Readers may recall that the Society’s advice from Lord Lester QC, that the bill conflicts with article 6(1) ECHR due to the manner of appointment of its members, combined with the lack of appeal to a judicial body, was met by a rather bald assertion from the Executive that the Commission would be EHCR-compliant. The committee wants to hear from the Executive, before the stage 1 debate in early September, its response to various suggestions to get round the perceived ECHR issues (more independent method of appointment; an appeal tribunal; and separation of adjudication and complaints-handling functions, as with the Financial Ombudsman Service).

As for conduct cases, the committee was under some pressure from consumer groups and others for the Commission to deal directly with conduct as well as service issues – a topic certain to be raised in parliamentary debate. On this point the committee poses the question whether having a dual system that leaves conduct with the professional bodies would meet its priorities for a complaints handling system, and in principle (with a dissenting voice in SSP member Colin Fox) concludes that it would. However it clearly has concerns over the potential for practical difficulties to arise, and asks the Executive “to set out clearly how the distinction between conduct and services complaints can be applied in practice in order to achieve the objective of the bill to build public confidence in the complaints handling process”. It also believes that the bill should itself prescribe how to resolve any disagreement between the Commission and the professional bodies over how a complaint should be handled.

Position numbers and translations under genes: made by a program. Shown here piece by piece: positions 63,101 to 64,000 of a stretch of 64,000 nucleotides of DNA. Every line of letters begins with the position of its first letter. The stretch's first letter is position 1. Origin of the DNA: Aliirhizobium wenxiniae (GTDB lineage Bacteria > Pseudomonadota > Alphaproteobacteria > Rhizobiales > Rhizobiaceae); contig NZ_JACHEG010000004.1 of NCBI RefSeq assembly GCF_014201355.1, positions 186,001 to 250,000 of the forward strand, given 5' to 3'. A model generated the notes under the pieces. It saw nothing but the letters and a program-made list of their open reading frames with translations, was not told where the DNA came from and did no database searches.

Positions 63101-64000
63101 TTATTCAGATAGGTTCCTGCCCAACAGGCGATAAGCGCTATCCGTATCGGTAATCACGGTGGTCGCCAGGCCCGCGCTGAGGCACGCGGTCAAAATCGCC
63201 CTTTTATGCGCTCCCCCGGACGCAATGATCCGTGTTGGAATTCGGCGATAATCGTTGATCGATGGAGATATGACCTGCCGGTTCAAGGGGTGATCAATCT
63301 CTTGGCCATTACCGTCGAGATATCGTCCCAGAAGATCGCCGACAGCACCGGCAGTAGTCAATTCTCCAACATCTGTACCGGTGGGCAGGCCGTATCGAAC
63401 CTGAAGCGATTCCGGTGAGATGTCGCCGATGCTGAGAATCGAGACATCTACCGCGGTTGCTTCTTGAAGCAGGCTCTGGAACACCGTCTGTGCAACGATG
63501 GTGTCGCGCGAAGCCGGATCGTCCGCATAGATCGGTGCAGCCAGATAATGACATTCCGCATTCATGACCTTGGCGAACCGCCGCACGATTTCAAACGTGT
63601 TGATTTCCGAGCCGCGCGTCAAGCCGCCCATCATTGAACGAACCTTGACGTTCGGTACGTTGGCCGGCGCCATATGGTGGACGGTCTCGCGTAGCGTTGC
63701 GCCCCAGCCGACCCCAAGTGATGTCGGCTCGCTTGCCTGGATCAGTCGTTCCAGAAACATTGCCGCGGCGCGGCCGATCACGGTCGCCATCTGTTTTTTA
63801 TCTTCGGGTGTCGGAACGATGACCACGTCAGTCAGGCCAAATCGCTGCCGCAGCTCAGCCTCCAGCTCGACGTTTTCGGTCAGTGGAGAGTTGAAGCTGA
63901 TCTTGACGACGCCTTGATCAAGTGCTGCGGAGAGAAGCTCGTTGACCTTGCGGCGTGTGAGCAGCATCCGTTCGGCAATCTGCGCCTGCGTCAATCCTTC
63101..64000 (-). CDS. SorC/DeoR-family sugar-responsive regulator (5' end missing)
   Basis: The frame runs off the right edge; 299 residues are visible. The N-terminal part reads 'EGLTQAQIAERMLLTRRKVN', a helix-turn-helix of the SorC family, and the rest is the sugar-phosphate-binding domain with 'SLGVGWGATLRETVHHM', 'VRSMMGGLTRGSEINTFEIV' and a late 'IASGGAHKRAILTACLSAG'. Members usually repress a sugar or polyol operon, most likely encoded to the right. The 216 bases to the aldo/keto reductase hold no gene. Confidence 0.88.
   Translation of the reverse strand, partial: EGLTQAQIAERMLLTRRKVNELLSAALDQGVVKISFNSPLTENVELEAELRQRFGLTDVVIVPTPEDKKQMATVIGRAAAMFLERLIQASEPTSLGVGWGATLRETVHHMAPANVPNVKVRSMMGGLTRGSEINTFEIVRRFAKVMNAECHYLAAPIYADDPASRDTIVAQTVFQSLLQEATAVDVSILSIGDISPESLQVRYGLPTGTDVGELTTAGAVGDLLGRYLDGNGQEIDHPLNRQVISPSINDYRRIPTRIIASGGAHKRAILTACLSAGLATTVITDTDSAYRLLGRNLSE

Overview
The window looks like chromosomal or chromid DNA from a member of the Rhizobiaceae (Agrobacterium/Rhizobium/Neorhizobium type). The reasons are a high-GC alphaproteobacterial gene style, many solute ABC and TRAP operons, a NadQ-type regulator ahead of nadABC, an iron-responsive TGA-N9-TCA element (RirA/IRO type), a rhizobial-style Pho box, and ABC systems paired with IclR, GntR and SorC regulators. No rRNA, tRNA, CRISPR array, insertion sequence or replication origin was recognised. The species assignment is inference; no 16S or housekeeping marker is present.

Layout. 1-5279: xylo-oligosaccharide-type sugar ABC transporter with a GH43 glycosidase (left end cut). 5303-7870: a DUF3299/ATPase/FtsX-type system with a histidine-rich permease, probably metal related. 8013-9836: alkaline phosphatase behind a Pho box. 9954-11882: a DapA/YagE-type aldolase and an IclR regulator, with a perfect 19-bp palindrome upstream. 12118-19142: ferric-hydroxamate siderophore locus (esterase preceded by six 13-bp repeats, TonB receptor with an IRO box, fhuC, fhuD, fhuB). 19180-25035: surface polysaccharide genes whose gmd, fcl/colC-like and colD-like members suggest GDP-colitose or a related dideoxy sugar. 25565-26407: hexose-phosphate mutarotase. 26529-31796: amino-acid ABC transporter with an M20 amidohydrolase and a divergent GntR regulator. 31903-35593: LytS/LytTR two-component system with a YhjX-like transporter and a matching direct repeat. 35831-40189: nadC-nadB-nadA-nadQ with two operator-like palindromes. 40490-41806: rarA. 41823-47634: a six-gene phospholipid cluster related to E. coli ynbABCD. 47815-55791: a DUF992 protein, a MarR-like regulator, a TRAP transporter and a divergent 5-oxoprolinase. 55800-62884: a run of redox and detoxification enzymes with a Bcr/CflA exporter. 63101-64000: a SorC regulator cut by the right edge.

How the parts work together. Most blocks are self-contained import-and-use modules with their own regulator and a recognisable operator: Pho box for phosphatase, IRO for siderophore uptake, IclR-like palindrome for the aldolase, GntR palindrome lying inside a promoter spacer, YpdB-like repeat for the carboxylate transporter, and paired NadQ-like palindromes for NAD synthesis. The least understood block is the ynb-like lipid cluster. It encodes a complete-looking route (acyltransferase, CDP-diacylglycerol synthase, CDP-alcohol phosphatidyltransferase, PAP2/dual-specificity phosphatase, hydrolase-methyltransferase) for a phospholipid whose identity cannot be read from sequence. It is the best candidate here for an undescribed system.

The dreaded levy

The point on which the committee does fall foursquare behind the profession is the “solicitor pays regardless” complaints levy. Most of its witnesses regarded this as unfair and/or open to abuse (even Scotland Against Crooked Lawyers), and the committee believes that the bill should be amended so that the levy is payable only where a complaint is upheld. (Liberal Democrat Jeremy Purvis dissented on the basis that the bill should not be prescriptive on this.) Although Mr Henry, the Deputy Justice Minister, expressed the view in evidence that the levy could be set at zero in such cases, the committee had difficulty reconciling this with section 19 of the bill.